Thursday, August 19, 2004

Appreciation And A Lesson For Ignored Activists

I've written a couple of postings about the New York Times article on the administration's attack on the regulatory system and the excellent Washington Post series earlier this week (here and here) that highlights the ravages visited by the Bush administration upon OSHA and upon the science backing up workplace health and environmental protections.

But as good and well timed as these articles are, note that the inspiration behind them and information underpinning their arguments didn't just pop into the reporters' heads one night over a couple of beers. The groundwork for these articles had been laid over the past several months by a report and press conference on the "Special Interest Takeover" by Citizens for Sensible Safeguards (CSS), OMB Watch and the Center for American Progress, as well as conferences such as the recent event sponsored by the Center for Science in the Public Interest focusing on "Integrity in Science" and a CSS report on the history of the Data Quality Act.

And don't forget recent articles, letters and speeches by scientists (some acknowledged by the Post and Times, some not) like David Michaels, Jennifer Sass, David Egilman, Sean Moulton, Barry Castleman, and David Rempel; bloggers like Chris Mooney, and labor health and safety activists too numerous to mention.

Interestingly, neither of the conferences or reports (nor many of the letters or speeches) mentioned above received much (if any) press at the time they were held. Yet, by publicizing the disastrous effect that seemingly obscure government regulatory changes have had on the health, safety and well-being of workers, communities and regular people in small towns, urban areas, and workplaces across the country, they created a buzz that the major media eventually couldn't ignore.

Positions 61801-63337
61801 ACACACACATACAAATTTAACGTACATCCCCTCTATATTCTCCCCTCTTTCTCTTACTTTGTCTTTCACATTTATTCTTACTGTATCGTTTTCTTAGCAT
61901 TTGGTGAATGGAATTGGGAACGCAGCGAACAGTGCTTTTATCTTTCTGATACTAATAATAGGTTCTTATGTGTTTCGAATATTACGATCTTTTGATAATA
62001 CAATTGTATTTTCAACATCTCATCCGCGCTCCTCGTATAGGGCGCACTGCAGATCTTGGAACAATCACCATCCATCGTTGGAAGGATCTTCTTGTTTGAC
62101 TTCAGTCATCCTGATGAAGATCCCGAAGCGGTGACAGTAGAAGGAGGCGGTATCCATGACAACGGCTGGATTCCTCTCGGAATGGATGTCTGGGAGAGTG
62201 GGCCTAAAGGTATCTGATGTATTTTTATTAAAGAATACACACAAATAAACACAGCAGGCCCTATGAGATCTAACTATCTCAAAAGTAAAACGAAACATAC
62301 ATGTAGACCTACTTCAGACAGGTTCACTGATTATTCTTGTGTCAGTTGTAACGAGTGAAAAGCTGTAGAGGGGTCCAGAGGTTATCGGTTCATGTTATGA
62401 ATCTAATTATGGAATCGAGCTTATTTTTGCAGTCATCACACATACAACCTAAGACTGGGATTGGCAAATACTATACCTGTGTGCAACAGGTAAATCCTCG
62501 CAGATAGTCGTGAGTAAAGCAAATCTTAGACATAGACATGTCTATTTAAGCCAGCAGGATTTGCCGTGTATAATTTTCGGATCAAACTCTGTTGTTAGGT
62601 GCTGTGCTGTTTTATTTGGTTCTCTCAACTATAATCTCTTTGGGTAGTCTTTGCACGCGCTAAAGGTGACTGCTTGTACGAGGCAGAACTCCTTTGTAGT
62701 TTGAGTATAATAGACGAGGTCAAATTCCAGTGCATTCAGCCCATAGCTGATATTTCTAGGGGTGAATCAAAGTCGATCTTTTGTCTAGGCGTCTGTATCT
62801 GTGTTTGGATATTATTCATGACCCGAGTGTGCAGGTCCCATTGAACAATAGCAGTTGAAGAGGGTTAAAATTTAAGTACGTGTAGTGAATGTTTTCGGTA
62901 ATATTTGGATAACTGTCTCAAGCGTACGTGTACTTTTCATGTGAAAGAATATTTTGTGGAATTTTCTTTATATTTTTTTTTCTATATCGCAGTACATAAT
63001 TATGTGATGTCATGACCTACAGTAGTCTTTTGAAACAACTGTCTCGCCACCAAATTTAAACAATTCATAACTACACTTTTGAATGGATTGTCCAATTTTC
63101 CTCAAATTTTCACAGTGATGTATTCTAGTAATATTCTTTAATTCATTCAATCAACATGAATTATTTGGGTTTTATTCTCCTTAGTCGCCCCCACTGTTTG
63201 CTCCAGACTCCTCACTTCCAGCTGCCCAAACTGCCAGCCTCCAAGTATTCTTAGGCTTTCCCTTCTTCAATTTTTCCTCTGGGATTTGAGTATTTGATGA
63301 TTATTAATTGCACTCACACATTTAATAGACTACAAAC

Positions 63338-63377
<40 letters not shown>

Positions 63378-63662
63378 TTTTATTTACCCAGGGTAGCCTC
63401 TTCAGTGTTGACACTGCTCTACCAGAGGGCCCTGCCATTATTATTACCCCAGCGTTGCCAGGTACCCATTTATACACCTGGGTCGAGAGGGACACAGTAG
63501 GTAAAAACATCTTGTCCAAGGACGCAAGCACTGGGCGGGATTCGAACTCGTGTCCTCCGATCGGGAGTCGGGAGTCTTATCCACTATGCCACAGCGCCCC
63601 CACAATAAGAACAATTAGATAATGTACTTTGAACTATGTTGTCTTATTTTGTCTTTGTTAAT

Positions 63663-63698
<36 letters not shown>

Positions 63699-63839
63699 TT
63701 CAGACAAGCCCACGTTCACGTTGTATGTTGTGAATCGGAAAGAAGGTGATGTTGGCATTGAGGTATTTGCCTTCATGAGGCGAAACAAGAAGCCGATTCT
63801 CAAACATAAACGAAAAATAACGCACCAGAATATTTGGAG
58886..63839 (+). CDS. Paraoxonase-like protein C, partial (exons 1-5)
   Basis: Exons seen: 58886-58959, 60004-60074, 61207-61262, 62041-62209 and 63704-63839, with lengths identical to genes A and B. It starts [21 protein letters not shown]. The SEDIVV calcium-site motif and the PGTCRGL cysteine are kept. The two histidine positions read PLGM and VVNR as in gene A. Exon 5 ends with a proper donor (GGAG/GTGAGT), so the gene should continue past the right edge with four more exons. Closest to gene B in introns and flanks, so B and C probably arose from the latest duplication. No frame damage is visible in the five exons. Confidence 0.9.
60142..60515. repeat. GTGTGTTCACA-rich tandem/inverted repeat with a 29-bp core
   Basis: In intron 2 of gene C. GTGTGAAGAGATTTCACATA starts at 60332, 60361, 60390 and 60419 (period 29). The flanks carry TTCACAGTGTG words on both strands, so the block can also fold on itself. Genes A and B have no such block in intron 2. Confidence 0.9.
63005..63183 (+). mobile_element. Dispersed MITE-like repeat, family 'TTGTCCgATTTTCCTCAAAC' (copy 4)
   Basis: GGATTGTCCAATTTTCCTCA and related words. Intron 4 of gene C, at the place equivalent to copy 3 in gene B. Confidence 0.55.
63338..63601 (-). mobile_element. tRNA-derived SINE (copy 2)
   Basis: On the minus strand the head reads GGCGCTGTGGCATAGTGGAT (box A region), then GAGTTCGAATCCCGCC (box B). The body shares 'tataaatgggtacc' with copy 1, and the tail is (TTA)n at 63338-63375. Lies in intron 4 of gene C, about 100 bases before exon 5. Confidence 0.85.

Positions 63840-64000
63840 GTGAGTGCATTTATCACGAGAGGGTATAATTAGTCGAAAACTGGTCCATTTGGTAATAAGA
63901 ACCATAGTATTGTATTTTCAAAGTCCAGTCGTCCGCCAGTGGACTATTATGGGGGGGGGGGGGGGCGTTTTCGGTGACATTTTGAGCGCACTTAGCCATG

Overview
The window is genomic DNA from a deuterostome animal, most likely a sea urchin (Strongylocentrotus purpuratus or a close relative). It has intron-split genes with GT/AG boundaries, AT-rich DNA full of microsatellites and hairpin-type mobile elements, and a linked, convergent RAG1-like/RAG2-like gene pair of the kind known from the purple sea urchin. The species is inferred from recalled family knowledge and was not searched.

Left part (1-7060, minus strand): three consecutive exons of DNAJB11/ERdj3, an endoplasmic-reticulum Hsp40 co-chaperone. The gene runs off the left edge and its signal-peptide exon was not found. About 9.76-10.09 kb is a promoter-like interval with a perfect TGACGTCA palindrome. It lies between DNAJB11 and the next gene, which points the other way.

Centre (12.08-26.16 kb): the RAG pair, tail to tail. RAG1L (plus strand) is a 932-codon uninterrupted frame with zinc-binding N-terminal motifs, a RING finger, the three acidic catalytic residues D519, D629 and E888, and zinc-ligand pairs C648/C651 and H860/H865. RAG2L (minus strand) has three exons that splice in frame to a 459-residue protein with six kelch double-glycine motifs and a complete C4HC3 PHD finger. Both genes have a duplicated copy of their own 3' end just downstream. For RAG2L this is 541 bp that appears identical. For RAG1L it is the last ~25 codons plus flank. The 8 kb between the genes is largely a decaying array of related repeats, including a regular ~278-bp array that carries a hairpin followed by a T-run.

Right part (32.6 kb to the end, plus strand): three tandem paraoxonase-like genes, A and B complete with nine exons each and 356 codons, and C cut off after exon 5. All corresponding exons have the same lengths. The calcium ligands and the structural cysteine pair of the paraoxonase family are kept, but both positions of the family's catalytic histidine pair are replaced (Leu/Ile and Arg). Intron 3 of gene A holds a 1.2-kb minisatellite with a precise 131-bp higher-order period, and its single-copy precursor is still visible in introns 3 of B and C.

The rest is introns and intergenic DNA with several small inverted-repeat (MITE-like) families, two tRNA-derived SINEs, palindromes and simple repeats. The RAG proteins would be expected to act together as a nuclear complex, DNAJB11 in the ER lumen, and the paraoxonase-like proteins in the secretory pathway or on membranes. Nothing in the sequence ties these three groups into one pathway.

I left Washington, headed for Eugene, Oregon the day after the first Washington Post article appeared. Throughout National Airport that morning people were reading about what the Bush administration had done to worker safety in this country. Arriving in Eugene, I found people reading the same article reprinted in the Eugene Register-Guard.

The moral of the story? Keep on working, keep on researching, writing and fighting. Your efforts may not be recognized in the newspapers or the 6:00 news tomorrow or next week or next month, but eventually the truth will become "news," and the news will become general knowledge and finally the truth will ring too loud to be ignored.

And finally, don't forget the most important step in the political process. In this election year every potential voter needs to know about how Bush policies are affecting the health and safety of their children, their parents, their husbands and their wives. Are people going to vote on such "important" issues as gay marriage or on their likelihood of coming home alive and healthy from the mines or poultry processing plants; on gun control or the risk of their children or grandchildren being sickened or deformed by pesticides that are known to be hazardous? I don't know. But I do know that there's no way they can make an intelligent decision if they don't have all of the information in front of them.